With all the new devices coming into the home, how can cable capitalize? A few lucky newcomers had the chance to pitch their answers to this question to a panel of MSOs, during Wednesday’s “The Next, Next Thing: Inventive Ideas for Cable-Connected Technologies and Platforms.”
More devices means more remotes or purchasing one expensive and difficult to program model. “We think this is a problem worth solving,” said Brad Beale, VP business development, Zelfy.
His company uses WiFi-connected devices with touch pads, like an iPhone, as a platform to control and personalize content. It can create social networking experiences or recommend programming from multiple sources, whether it be television or YouTube, for example.
“There is a hardware version of this that could be available at retail locations, but we would also like to partner with network operators,” Beale said, noting that the Zelfy solution solves the legacy set-top issue.
“One of the problems network operators face is a discontinuity of networks…For $20 per home, you can create a ubiquitous user experience that you control,” Beale said.
Mimi Thigpen, SVP, strategy, Cox Communications, acknowledged that improving viewing and navigation is a “great problem to help us try to solve,” but wondered if it would be better to improve it on the TV instead of looking down from the remote. What would happen in a shared environment where there is one iPhone and multiple viewers?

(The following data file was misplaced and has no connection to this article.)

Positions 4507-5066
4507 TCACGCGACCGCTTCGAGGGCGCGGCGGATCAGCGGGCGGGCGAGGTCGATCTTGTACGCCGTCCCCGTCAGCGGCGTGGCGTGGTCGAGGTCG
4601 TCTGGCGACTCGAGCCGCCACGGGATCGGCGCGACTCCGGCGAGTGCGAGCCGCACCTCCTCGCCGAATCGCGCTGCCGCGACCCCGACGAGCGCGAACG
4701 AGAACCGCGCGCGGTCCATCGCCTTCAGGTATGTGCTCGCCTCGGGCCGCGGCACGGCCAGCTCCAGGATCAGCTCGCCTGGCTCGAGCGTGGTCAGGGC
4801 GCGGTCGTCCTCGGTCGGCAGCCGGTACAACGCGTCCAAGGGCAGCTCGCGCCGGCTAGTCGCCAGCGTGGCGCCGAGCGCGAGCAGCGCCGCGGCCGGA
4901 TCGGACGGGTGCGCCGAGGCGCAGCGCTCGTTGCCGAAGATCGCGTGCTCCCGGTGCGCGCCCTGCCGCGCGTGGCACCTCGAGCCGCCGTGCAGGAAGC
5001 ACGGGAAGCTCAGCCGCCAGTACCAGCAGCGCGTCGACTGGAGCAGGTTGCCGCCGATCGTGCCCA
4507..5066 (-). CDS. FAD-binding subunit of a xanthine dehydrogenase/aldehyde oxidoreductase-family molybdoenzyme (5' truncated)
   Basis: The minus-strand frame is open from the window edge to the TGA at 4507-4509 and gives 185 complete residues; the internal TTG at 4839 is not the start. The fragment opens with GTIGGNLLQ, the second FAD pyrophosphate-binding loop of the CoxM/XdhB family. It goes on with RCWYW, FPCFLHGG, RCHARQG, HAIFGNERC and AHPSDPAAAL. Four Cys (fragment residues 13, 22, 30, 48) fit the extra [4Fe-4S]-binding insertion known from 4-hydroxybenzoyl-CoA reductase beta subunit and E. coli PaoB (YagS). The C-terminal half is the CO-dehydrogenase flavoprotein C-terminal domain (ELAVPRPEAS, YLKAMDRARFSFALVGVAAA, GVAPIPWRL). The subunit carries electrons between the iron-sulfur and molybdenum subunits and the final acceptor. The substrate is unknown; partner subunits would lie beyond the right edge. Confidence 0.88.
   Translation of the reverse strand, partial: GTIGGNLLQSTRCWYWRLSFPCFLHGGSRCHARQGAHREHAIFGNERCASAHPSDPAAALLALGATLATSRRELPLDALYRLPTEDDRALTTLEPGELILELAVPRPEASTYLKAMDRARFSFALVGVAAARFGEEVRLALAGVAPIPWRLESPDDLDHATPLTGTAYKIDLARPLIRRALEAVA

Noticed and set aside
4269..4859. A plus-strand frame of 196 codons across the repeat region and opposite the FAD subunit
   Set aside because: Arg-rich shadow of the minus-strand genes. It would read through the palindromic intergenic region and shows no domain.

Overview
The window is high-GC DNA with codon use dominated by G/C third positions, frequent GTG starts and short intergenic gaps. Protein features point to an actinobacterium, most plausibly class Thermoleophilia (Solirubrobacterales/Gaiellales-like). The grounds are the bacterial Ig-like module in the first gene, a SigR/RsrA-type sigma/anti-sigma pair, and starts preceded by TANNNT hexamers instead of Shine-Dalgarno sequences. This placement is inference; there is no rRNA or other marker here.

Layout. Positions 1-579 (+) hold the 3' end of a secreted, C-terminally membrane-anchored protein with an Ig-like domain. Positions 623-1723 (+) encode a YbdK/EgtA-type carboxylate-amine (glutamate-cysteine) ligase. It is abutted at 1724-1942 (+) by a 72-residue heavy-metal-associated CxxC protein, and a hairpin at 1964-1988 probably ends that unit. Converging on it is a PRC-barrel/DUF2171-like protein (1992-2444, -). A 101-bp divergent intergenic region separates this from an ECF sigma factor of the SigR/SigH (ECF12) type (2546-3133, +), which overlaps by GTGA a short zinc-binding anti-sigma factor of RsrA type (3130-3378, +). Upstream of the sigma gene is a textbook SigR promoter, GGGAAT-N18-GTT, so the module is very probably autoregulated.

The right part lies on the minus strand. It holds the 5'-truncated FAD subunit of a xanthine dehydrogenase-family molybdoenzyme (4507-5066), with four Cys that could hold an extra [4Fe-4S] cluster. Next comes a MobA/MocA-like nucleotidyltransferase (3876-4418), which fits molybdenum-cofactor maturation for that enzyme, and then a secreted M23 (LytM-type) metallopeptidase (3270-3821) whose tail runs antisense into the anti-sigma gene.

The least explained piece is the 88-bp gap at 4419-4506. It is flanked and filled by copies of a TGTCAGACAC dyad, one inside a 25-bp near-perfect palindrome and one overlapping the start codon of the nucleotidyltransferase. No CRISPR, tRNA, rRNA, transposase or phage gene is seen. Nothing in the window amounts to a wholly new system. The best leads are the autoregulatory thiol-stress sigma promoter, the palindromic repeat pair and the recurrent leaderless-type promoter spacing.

Zelfy’s solution will enable an on screen UI, as well. “For a lot of homes that are our target with lots of sources of video…this will be a better method of navigation and for you a better way than having to change an on screen UI without having to change thousands of set-top boxes,” Beale said.
Customers have connected devices, but they are constrained and cannot connect to the Internet as we know it, Zane Vella, CEO, RCDb, said. His company brings the Web to them.
For cable, this means, among other things, being able to deliver Web services to EBIF and tru2Way set-tops. “The real value is leveraging integrations once (you are) taking advantage of existing boxes on the network…(You are) bringing the Internet and Web services into the cable plant on the operators terms,” Vella said, noting that his company offers a mechanism to serve as a control point for what Web services the company wants to bring into the set-top.
RCDb does the “plumbing” work that connects a Web service and device, but also acts as a data utility that a developer can use to add new consumer experiences to video. For example, the ability for a viewer to access information about an actor while watching a movie or buy the song that is playing using a PayPal account.
“The e-commerce number on a quarterly basis is $32 billion in online retail…Cable operators need to find a way to tap into those transaction flows happening separate from their networks,” Vella said.
Helping consumers save money through cutting down on energy use, could be a new recurring revenue stream for cable, Seth Frader-Thompson, CEO, EnergyHub, said. His company has created a system whereby a customer can use a Web portal to monitor and manage how much electricity they are using in their homes.
Frader-Thompson suggests that cable operators can offer the service on a subscription basis to consumers. “As long as there is a significant differential in what people are saving and what they are paying, that is what will keep people engaged. You can install low cost hardware, subsidize it and make it back in service fees.”